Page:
Node.js: Streams and pipes.

Node.js is used for building a lot of network applications and there’s a lot of data being passed around. This could well be huge in size. In node, all this data is processed the moment its received, piece by piece. This is done with the help of streams. Here we discuss the usage of streams by writing a small node script that handles file upload.

Here’s the actual piece of code that handles a file upload and responds back to the client with the progress of the upload.

  var http = require('http'),
  sys = require('sys'),
  fs = require('fs');

  var server = http.createServer();
  console.log("Starting up the server");
  server.listen(8000);

  server.on('request', function(request, response) {
    var file = fs.createWriteStream('copy.csv');
    var fileSize = request.headers['content-length'];
    var uploadedSize = 0;

    request.on('data', function (chunk) {
      uploadedSize += chunk.length;
      uploadProgress = (uploadedSize/fileSize) * 100;
      response.write(Math.round(uploadProgress) + "%" + " uploaded\n" );
      var bufferStore = file.write(chunk);
      if(bufferStore == false)
        request.pause();
    });

    file.on('drain', function() {
      request.resume();
    })

    request.on('end', function() {
      response.write('Upload done!');
      response.end();
    })

  });

The basics: We create a node server that listens on port 8000. Upon receival of a request, we create a write stream ( the destination file path ). Each chunk of data received is written on to the destination path, the upload progress is calculated and responded back.

Lets break up the above snippet into pieces and make an analysis of whats happening.

A writeStream is created and ‘copy.csv’ is the destination path to which the received data will be written.

  var file = fs.createWriteStream('copy.csv');

The following piece forms the core of the upload process.

  request.on('data', function (chunk) {
    var bufferStore = file.write(chunk);
    if(bufferStore == false)
      request.pause();
    uploadedSize += chunk.length;
    uploadProgress = (uploadedSize/fileSize) * 100;
    response.write(Math.round(uploadProgress) + "%" + " uploaded\n" );
  });

  file.on('drain', function() {
    request.resume();
  })

Looking at the code – on receiving each chunk of data ( via the read stream ), its written to the write stream as
file.write(chunk);

Right now, we need to pause a bit to check whether there might be a cause of worry in this whole read-write streaming process. The answer is yes, and is very obvious. There exists a real possibility that the rate at which the data is written to the writeStream is less than the rate at which its read from the readStream. This is a genuine cause of concern and hence cannot be ignored. How we handle this forms our next two lines of code.

file.write(chunk) stores the data onto a buffer. It returns true if the write was performed and returns false if the write failed due to the buffer being full. So, we need to handle this by pausing the readStream if the buffer storage is full.

  var bufferStore = file.write(chunk);
  if(bufferStore == false)
    request.pause();

Also, we need to re-start streaming data from the read stream once the buffer is drained out. The following lines of code does just that.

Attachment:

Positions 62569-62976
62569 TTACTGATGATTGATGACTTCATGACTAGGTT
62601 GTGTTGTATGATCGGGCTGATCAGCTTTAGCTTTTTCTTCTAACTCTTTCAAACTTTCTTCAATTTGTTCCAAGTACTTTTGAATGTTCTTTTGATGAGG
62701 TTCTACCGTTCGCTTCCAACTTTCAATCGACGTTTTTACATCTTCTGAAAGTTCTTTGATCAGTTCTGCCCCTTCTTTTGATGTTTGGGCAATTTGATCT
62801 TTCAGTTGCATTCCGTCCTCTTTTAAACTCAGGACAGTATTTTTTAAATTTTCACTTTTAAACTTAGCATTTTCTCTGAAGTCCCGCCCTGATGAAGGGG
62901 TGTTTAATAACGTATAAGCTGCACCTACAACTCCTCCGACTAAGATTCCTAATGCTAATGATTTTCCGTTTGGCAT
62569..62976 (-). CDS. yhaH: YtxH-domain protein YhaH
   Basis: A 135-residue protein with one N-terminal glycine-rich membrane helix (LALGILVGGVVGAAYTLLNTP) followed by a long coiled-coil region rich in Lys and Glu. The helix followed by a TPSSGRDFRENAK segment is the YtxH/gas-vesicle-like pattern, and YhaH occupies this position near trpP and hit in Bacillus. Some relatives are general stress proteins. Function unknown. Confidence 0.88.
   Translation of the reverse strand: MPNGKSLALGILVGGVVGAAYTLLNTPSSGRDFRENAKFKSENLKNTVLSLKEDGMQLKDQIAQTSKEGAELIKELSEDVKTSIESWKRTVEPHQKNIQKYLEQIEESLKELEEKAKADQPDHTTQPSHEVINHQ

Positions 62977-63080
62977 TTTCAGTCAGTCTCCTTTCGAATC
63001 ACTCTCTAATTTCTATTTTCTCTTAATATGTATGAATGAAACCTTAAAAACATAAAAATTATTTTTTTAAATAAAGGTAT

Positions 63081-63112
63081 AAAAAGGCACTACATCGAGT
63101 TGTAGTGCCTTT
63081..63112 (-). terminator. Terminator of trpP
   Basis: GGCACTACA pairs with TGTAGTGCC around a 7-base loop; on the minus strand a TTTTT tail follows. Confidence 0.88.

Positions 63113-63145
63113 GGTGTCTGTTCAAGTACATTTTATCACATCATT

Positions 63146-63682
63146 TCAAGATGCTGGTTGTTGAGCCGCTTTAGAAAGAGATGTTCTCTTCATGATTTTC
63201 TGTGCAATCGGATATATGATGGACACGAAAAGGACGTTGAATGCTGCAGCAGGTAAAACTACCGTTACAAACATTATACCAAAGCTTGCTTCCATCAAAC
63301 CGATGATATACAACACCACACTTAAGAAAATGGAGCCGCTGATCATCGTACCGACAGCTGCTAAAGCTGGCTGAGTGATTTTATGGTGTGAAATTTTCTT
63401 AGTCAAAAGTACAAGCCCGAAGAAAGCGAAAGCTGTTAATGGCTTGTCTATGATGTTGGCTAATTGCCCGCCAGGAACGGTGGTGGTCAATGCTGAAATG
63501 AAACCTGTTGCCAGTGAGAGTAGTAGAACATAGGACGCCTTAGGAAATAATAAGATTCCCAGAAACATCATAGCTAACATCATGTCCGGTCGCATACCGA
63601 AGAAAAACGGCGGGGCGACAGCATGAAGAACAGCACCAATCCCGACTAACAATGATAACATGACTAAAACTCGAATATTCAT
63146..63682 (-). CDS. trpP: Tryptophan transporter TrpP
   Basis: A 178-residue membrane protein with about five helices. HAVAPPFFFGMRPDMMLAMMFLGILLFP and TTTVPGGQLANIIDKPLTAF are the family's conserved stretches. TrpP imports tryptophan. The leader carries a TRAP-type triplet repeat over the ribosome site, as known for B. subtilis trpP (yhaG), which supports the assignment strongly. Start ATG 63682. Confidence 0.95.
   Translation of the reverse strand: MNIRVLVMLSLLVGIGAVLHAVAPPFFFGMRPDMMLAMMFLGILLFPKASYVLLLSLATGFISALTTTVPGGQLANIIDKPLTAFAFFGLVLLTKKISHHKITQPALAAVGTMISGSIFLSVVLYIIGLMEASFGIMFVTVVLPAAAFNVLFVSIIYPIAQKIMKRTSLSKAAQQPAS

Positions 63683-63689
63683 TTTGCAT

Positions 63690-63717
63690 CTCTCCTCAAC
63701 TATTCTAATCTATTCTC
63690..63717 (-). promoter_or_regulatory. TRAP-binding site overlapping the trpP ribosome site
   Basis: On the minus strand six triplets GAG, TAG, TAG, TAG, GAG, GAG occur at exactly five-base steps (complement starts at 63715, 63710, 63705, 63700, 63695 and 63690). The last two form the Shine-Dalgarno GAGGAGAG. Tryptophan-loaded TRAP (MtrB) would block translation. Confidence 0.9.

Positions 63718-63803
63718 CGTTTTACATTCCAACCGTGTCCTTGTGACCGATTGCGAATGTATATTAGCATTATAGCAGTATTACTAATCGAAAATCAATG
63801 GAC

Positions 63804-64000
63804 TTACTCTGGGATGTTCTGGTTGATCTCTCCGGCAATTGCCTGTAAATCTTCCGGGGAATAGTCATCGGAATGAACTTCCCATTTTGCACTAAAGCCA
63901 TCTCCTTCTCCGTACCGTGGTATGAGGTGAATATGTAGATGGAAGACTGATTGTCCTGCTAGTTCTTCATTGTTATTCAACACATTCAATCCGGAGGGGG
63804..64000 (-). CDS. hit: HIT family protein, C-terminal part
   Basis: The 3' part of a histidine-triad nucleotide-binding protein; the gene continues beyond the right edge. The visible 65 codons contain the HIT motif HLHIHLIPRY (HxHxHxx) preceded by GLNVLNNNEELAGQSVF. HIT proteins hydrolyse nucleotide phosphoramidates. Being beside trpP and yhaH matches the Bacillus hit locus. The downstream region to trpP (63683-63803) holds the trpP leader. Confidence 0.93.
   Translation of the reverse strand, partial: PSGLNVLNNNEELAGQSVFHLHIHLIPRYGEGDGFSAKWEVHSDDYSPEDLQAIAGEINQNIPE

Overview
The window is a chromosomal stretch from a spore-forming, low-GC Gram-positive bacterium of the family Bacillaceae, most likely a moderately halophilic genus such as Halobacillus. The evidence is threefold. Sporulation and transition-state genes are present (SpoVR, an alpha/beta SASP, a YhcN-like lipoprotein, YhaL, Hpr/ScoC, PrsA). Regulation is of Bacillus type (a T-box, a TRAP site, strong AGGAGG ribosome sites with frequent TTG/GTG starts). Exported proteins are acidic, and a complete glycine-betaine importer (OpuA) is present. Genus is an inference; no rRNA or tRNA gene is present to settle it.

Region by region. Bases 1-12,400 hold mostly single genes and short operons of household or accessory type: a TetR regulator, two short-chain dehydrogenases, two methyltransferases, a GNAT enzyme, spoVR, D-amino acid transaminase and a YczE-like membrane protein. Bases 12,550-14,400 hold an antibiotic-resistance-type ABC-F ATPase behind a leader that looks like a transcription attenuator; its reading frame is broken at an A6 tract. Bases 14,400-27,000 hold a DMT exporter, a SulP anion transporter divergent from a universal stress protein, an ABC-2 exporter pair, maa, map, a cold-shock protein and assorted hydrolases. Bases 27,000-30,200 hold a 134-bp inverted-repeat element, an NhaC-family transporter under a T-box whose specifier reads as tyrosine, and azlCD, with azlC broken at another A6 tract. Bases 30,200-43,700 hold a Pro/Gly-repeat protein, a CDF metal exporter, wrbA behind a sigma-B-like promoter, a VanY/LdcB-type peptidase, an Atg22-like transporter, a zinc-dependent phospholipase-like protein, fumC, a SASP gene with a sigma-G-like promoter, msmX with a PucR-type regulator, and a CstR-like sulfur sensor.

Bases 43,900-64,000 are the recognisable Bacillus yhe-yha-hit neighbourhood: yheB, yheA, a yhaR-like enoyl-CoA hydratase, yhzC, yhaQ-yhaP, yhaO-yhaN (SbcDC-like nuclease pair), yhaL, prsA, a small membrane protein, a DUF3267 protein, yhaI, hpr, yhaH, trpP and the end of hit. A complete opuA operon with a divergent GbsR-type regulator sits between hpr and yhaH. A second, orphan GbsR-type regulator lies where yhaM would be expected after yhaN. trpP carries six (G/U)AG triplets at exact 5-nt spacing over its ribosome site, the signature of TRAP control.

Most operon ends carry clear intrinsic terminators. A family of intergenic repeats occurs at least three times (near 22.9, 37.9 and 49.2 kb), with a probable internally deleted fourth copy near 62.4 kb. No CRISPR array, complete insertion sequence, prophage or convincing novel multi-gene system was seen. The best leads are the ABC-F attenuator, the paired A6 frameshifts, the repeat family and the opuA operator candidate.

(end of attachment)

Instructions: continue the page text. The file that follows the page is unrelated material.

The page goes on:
file.on('drain', function() {
    request.resume();
  })

Pipes in node: Here, we have handled the logic of keeping the read – write rate to be in sync. Node.js provides us with pipes which has this logic already encapsulated in it.

The following line,

request.pipe(file) // The notion is quite similar to UNIX pipes. Pipes the input into an output stream.

would be equivalent to

  request.on('data', function(chunk) {
    var bufferStore = file.write(chunk);
    if(bufferStore == false)
      request.pause();
  })

  file.on('drain', function() {
    request.resume();
  })

Pipe by itself maintains the read write rate to be in sync by pausing and resuming when necessary.

Now since we have handled our cause of concern, all that is left is to calculate the upload percentage upon receiving each chunk of data and respond back with the calculated percentage.

  uploadedSize += chunk.length;
  uploadProgress = (uploadedSize/fileSize) * 100;
  response.write(Math.round(uploadProgress) + "%" + " uploaded\n" );

Do note that the actual size of the upload file is calculated from the request headers.

var fileSize = request.headers['content-length'];

Now, when the request ends ( i.e the ‘end’ event is emitted by the request ), the final chunk of response is given back to the client indicating that our file upload has been done successfully.

To test this, run the node server and try making a request, something like this:

curl -v --upload-file "upload_file.csv" "http://localhost:8000"

and the upload progress could be tracked.

Advertisements

One response to this post.

  1. Good read!. I, being a noob with NodeJs , was able to make most of it. This seems a lot similar like dealing with Unix Sockets & Pipes. I hope some libraries are available with Node for making this task simpler

    Reply

Leave a Reply

Fill in your details below or click an icon to log in:

WordPress.com Logo

You are commenting using your WordPress.com account. Log Out / Change )

Twitter picture

You are commenting using your Twitter account. Log Out / Change )

Facebook photo

You are commenting using your Facebook account. Log Out / Change )

Google+ photo

You are commenting using your Google+ account. Log Out / Change )

Connecting to %s